You do it more than 23,000 times a day, but are you breathing properly? From a rebirthing session to holotropic breathwork, Richard Godwin inhales the latest wellness craze
“Breathe in,” says Poppy Jamie, a 27-year-old doe-eyed former TV personality who is regularly spotted alongside Suki Waterhouse and Cara Delevingne. An odd request, but nevertheless, I inhale. “You’re not doing it right!” the Brit squeals giddily, pointing out that I’m raising my shoulders rather than expanding my stomach.
As founder of The Breathing Class™, Dr. Belisa has taught and lectured nationwide on topics related to dysfunctional breathing patterns and stress. Unique in its straightforward approach, The Breathing Class™ addresses both physical and psychological problems related to oxygenation that is out of balance, and teaching people to breathe in an anatomically congruous way that maximizes balanced inhales and exhales.
Are you doing anything right now? Of course you’re not—you’re reading wellness articles on the Internet. Why don’t you take a moment out of your rigorous afternoon of self-improvement and indulge in a long, deep breath? Inhale for six whole seconds, expel that air, and record, very specifically, what your body is doing while this is happening.
Now we do it up to 20 times a minute, around 30,000 a day... so you would assume that we would be experts at it by now... but think again - according to Dr Belisa Vranich, breathing is something we could all improve on. The correct breathing by an athlete can give the 0.1% increase in performance; the possible difference between gold and silver.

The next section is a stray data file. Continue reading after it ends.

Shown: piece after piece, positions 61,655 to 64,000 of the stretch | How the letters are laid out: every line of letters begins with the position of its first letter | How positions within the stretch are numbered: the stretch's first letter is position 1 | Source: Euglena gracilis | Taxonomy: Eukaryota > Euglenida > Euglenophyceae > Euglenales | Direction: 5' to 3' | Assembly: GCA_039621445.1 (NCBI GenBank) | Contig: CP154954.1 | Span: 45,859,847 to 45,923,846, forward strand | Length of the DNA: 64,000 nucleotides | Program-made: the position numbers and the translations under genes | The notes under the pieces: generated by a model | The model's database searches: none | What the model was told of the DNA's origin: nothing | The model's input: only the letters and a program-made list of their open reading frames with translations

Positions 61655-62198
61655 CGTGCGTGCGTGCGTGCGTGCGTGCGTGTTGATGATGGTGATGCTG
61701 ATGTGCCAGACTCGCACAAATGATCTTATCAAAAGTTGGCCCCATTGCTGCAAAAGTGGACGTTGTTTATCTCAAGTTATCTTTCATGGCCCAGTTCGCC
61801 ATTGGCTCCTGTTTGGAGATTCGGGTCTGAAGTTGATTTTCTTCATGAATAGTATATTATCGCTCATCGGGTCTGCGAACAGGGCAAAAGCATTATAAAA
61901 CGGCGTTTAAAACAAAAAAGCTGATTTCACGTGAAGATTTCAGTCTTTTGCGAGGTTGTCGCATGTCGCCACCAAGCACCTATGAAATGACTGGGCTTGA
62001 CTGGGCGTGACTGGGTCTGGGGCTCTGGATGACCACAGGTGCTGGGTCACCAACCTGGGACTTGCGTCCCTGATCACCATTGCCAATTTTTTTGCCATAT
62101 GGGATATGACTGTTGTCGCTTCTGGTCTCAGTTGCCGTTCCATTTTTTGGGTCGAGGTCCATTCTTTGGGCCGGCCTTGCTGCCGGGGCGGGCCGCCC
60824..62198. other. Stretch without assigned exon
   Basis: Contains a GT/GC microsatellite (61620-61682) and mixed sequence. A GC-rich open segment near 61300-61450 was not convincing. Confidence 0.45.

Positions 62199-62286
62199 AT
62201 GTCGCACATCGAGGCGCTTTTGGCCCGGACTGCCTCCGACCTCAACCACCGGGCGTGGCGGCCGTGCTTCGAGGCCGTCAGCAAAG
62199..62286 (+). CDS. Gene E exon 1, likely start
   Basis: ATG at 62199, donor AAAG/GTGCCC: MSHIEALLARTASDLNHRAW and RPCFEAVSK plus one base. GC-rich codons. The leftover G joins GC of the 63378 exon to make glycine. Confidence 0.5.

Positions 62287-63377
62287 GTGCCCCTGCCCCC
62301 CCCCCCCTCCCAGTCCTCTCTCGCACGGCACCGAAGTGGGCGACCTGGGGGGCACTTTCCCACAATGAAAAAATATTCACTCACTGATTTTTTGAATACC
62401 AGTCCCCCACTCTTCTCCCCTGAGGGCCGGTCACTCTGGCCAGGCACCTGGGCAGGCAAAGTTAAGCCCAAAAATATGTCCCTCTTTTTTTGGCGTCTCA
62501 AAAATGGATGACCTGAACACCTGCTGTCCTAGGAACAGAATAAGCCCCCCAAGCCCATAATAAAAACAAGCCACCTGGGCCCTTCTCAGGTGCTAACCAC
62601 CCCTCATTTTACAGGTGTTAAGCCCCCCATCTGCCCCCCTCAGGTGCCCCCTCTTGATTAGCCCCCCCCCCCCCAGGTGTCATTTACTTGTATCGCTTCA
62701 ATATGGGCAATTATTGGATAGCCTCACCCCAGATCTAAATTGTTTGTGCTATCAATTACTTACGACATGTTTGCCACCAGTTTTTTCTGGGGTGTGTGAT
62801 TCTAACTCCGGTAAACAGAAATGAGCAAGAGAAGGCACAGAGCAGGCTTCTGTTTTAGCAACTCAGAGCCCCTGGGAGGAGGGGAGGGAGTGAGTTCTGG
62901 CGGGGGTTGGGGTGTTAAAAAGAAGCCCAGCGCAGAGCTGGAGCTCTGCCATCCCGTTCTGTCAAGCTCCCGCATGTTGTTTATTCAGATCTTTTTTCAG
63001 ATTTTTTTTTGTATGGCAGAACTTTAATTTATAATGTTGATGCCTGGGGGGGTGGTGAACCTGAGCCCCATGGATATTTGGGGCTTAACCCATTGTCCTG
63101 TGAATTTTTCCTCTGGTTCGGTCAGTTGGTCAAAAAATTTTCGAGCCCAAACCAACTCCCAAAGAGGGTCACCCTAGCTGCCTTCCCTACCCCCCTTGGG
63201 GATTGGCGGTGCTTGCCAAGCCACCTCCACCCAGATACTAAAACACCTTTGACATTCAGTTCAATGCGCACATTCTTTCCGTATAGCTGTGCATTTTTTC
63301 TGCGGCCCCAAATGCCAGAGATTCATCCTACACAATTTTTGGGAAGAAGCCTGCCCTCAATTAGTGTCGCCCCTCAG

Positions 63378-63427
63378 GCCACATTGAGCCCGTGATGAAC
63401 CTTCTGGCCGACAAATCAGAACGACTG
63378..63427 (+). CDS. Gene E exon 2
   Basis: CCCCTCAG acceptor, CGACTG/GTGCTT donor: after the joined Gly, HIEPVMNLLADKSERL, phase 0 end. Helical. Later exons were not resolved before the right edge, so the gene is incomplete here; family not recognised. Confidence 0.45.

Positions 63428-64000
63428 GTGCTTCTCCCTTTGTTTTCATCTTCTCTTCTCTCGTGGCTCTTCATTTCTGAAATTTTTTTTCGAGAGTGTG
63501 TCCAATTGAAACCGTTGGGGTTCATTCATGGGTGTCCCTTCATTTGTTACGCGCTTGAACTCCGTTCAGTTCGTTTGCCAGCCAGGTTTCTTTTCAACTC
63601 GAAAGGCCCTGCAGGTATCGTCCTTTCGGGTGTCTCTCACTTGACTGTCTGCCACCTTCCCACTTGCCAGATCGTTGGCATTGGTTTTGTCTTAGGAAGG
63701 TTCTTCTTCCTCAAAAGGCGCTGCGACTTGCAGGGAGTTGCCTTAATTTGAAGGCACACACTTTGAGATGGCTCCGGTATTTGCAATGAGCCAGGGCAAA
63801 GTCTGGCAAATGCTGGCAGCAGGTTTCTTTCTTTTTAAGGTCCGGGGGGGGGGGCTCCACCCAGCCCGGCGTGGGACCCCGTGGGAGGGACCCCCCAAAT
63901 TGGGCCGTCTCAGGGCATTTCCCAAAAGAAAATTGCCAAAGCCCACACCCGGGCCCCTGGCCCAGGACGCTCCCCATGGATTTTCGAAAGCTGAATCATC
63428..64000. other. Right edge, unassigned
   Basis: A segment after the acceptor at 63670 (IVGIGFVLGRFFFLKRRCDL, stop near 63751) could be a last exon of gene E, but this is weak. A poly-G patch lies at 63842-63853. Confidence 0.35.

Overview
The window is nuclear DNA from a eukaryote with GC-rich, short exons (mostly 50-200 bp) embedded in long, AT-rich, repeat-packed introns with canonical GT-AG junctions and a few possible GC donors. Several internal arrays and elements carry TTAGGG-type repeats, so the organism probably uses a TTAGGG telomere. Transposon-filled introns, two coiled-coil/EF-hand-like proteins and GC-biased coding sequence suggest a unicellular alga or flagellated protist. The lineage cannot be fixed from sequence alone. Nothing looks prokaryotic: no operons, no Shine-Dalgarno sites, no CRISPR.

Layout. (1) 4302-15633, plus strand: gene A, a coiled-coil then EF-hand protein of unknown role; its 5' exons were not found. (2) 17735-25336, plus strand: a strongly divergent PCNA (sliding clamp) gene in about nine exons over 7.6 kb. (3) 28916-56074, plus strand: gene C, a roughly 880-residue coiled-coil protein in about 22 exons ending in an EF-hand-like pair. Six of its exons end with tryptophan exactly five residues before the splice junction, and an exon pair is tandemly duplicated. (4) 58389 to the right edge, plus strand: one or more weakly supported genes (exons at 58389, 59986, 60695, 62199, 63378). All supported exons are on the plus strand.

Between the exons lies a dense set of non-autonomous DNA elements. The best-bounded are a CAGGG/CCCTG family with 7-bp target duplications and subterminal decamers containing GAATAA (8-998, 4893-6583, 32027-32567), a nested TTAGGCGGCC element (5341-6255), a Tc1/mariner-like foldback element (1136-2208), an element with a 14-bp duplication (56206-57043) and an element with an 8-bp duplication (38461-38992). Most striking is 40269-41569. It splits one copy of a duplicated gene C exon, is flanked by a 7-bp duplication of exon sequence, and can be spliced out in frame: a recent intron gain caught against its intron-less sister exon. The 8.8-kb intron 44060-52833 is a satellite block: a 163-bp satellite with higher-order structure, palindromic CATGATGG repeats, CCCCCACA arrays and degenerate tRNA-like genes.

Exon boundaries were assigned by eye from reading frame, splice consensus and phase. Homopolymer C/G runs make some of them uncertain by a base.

Dr. Belisa Vranich is the Director of Breathing Science at the Ash Center for Comprehensive Medicine in New York City. Dr. Belisa began her career as a clinical psychologist with the intention of having a long-standing therapy practice. As she explored different methods of reducing stress, Dr. Belisa developed an interest in yoga breathing and martial arts-based breathing techniques.
The mental and physical stresses of modern life, such as anxiety, frustration, sexual dysfunction, insomnia, high blood pressure, digestive woes, and immune dysfunction can all be addressed through conscious control of your breath. In addition, it can increase energy, accelerate healing, improve cognitive skills, and enhance mental balance.
Whether you’re dealing with co-worker chaos or pressure to perform on a project, it’s difficult to excel at work when you're extremely stressed. Can’t escape the office? Take a cue from real-life soldiers and try a technique called tactical breathing—also known as combat breathing, four-count breathing, and diaphragmatic breathing—to lower your heart rate and regain control of your breath.